Those of you who have been following my blog for a while will know that I believe that hiring a great cover designer is some of the best money that you will spend in your self-publishing venture. Andrew Brown of Design for Writers did an absolutely fantastic job of putting together the cover for Diary of a Penguin-napper and I’m always getting compliments on it. You can read more about how the cover came about here. I love following Andrew’s page on Facebook to see what new designs he is coming up with. Earlier this month, a really striking Eric Carle-eque design popped up on his page and I was inspired to click on it and learn a little more.
In the Share of the Mulberry Tree: A year in Zambia is a memoir work by Catharine Withenay. (Yep – say that name out loud. It cracks me up every time!) Organising her husband, toddler and babe in arms, three suitcases, two rucksacks, a pram and a travel cot onto a plane ready for a new life in Zambia is complicated enough. Given Catharine’s fear of malaria and tropical diseases and the anxieties of moving beyond the reach of friends and family, she wonders how she was persuaded to move at all. In the Shade of the Mulberry Tree is a heartwarming and thought provoking tale about her first year living abroad. Catharine chronicles her family’s adventures as they settle into a new culture far from home. Nothing is as simple as it should be, from buying furniture to getting a haircut. As she copes with motherhood and the injustices of poverty and healthcare in Zambia she wonders: could she ever come to call this place home?
As if all of that doesn’t sound interesting enough already, Catharine never sounds like she has a dull moment. She has variously worked as a waitress, shop assistant, general office employee, church lay worker and accountant before taking up a career as the wife of a doctor. In her spare time she enjoys playing the cello, watching cricket, preaching and winning at board games, but not all at once. She was born and brought up in Yorkshire, educated in Scotland and has also lived in Cambridge and London. Her husband’s career took her to Lusaka, Zambia for two years, but she ended up staying for four. She currently lives near Manchester (which she fully recognises to be The Wrong Side of the Pennines). I was lucky enough to be able to talk to her about her new book, In the Shade of the Mulberry Tree.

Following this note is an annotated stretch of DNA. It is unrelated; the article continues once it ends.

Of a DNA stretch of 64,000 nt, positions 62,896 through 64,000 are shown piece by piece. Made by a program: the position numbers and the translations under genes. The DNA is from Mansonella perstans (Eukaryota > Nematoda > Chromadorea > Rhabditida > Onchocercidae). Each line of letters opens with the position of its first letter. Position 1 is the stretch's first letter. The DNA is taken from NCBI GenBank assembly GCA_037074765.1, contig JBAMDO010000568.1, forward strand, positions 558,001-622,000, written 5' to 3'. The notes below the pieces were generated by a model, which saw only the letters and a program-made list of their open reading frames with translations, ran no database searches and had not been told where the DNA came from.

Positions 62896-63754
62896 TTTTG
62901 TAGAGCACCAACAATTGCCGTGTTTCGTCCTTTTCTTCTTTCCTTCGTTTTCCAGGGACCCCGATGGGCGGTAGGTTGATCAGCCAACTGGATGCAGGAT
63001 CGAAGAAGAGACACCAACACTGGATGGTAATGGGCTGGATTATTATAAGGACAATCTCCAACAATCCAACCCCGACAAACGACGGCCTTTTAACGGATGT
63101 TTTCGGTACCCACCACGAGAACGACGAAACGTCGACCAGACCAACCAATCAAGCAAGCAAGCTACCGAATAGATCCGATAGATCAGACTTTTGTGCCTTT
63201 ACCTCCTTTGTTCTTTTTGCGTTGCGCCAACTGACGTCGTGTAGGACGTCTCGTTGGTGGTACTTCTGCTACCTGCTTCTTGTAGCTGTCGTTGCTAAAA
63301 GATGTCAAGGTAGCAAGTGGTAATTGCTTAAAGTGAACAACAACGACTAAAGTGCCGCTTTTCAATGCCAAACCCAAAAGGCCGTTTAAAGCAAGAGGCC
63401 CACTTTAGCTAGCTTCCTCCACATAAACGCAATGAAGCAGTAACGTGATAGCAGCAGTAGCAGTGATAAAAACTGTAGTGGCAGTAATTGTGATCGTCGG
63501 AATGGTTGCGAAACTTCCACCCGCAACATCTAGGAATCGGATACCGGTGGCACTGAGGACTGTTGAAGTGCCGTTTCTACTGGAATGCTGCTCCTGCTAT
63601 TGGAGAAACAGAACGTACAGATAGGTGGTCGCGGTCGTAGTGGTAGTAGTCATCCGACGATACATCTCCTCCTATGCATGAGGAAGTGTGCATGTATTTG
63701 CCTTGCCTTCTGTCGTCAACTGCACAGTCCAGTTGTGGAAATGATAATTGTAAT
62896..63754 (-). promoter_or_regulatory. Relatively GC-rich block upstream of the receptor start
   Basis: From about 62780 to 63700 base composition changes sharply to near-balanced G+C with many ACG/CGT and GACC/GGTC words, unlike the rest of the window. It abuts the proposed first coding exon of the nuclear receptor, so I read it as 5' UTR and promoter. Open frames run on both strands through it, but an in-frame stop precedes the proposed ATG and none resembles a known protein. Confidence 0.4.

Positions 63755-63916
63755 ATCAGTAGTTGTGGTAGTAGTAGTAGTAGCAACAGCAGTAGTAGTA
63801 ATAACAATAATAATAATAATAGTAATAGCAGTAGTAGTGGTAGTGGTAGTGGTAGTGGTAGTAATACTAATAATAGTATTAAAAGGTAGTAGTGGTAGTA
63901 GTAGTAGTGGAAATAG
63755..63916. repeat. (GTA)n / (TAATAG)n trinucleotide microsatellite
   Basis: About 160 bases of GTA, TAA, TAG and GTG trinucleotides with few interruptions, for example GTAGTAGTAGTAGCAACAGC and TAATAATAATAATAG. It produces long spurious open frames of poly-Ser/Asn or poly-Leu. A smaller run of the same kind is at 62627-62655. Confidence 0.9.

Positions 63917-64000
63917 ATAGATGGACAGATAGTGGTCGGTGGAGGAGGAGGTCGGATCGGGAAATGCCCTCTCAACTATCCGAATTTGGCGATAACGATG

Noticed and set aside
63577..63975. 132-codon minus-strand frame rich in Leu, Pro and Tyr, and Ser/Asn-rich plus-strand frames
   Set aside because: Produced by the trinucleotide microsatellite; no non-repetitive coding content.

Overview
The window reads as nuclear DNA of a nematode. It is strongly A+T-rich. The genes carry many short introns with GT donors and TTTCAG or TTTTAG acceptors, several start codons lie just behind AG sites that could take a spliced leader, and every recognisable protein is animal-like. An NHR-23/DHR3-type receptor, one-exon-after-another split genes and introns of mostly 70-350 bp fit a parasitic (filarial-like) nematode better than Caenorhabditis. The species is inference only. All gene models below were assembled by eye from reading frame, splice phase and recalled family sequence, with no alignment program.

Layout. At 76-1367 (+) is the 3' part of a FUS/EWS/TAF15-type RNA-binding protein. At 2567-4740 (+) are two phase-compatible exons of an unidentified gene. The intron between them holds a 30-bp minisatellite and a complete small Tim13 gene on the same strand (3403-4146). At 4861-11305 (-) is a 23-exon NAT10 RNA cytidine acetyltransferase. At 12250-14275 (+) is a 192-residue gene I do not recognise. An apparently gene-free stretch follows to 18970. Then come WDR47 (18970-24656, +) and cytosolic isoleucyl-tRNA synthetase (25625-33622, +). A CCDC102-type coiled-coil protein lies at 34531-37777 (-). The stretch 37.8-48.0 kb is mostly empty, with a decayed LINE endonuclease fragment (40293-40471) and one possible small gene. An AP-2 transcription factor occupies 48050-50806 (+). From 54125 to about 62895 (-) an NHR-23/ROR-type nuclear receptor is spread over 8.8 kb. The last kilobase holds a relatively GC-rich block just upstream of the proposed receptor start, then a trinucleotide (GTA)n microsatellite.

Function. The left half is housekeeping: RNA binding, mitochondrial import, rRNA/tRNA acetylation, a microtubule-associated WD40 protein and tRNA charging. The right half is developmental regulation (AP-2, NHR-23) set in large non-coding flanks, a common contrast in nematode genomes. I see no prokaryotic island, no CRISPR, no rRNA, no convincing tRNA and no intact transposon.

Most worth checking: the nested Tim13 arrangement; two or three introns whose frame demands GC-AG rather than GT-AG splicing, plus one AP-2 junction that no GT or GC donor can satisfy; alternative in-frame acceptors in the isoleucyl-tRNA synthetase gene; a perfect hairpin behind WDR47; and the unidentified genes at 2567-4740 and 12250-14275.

So, what three words best describe your book?
In style: heart-warming, thought-provoking, memoir
In content: culture-shock, self-discovery, travel
In alliteration: motherhood, mosquitoes and malnutrition
Can you give us your best one sentence pitch to convince readers to give your book a try?
Moving to Africa with two young children was not what Catharine had planned to do with her life, but following her husband to Zambia she contends with poverty and potholes, motherhood and mosquitoes, and is variously rescued by goats, nuts, lavender and Sherry: could this place ever be called home?
Favourite chapter? The day no-one remembered
Peculiarly, this makes me cry every time I read it (and in the editing process I have read it all many times!) and so I’ll never be able to read it aloud, but that is probably also why I think it is powerful and has a lot of resonance with others.
Much more difficult to choose! Probably going to the hairdressers, although climbing the mululu tree with my father is a close second. Or visiting Daniel’s house, or the grandmother in Gwembe, or the Victoria Falls. Not very decisive, am I? As memoir, they all hold great memories for me and it is hard to pick anything.